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Posted by riogrande5761 on Friday, February 14, 2020 5:02 PM

snjroy

I designed my own layout after reading lots from various sources, including Armstrong's book. I also used pen and paper - I'm too busy to start learning about new software for designing just one layout. The key thing about paper is that you need to calculate the squares for switches and curves.

John Armstrongs "squares" discussion is the only part of his book that I didn't work with my brain, so I tossed it out but everything else was very helpful.

Aim for a minimum radius (depending on what you want to run). Many here would say that 30'' radius curves is a minimum for a mainline operation. I think that 24'' works fine if you don't operate extra long equipment or brass engines.

I'd only go 24" if you are running 60' rolling stock or shorter, but that's me.  Everyone has different tolerances for curves.

Rio Grande.  The Action Road  - Focus 1977-1983

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Posted by snjroy on Friday, February 14, 2020 9:54 AM

I designed my own layout after reading lots from various sources, including Armstrong's book. I also used pen and paper - I'm too busy to start learning about new software for designing just one layout. The key thing about paper is that you need to calculate the squares for switches and curves. Aim for a minimum radius (depending on what you want to run). Many here would say that 30'' radius curves is a minimum for a mainline operation. I think that 24'' works fine if you don't operate extra long equipment or brass engines. Anyway, if you aim for say 28'' radius, that means that a quarter of  circle will eat up 28'' by 28'' on your layout, plus a few inches for ballast and side-play. For the switches, as mentioned by others, you need to measure at the very least the proper length for the switch itself, and then calculate the space for the outgoing track. Mine was a bit off when I actually got down to laying track, but give yourself some wiggle room and it should be fine.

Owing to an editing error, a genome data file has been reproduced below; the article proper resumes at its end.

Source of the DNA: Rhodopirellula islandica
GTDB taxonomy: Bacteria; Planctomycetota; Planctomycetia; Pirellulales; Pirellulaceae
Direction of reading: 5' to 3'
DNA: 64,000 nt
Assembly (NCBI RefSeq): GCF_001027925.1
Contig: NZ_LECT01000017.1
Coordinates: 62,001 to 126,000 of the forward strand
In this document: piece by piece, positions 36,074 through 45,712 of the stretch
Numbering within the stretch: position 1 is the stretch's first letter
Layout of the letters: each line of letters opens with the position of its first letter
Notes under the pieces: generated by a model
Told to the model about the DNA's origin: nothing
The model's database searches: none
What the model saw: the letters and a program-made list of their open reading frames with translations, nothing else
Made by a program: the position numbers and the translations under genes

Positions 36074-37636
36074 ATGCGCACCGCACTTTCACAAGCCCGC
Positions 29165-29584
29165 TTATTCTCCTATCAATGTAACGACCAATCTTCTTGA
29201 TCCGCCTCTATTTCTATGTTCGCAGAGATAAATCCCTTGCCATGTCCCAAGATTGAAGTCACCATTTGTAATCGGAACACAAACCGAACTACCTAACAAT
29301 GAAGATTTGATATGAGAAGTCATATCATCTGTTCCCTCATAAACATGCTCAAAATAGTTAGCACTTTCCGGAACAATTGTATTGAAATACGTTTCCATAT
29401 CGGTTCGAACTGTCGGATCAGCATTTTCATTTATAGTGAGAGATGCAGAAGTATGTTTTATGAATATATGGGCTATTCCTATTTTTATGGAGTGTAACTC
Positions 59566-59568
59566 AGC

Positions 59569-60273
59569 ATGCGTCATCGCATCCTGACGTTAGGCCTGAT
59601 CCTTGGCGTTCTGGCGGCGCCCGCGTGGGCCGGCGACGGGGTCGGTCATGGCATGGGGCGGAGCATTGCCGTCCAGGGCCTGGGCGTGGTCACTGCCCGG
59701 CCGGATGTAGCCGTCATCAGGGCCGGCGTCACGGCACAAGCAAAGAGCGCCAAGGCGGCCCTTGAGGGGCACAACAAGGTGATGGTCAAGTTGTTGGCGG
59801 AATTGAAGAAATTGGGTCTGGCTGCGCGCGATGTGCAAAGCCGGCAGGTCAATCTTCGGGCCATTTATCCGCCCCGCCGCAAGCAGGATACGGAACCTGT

About the plan itself, if you really like to run trains, I would consider having a double mainline. A single mainline will look 'longer' and have more visual appeal. It also leaves more space for scenery and buildings. But if you want to run trains, especially with others, a double line is a lot more fun.  

One last point. Duck unders are a pain, especially if you need to carry things to the other side, like cars to a staging area. I installed a hinged liftout and never regretted it. Do a search on google and you will find a few good threads on this forum on how to build one.

Simon

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Posted by johnvosh on Friday, February 14, 2020 7:26 AM

This is the plan that I am roughly basing my layout on, but expanding it. It has all the turnouts and radius' on it and I am really just making it longer and wider and adding/changing a couple of things.

 

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Posted by riogrande5761 on Friday, February 14, 2020 6:12 AM

You could also go old school and get a pad of 11x17" graph paper and use a compass to draw your curves.  If you draw a scale on the plan, you can set the compass to certain radii and draw in curves and be sure everything fits as intended.

Rio Grande.  The Action Road  - Focus 1977-1983

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Posted by cuyama on Thursday, February 13, 2020 4:11 PM

mbinsewi
A "not to scale track plan sketch" gives you a start, but, it can lead to disappointment come time to lay track.

+1. There are a number of areas of the Original Poster's sketch which won't work the way they are drawn. This is especially true in the staging area, where the frog angles and curve radii are much too sharp to actually be built. Both the number and the length of the staging tracks in the clear will be much less than drawn.

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Posted by Tinplate Toddler on Thursday, February 13, 2020 9:04 AM

johnvosh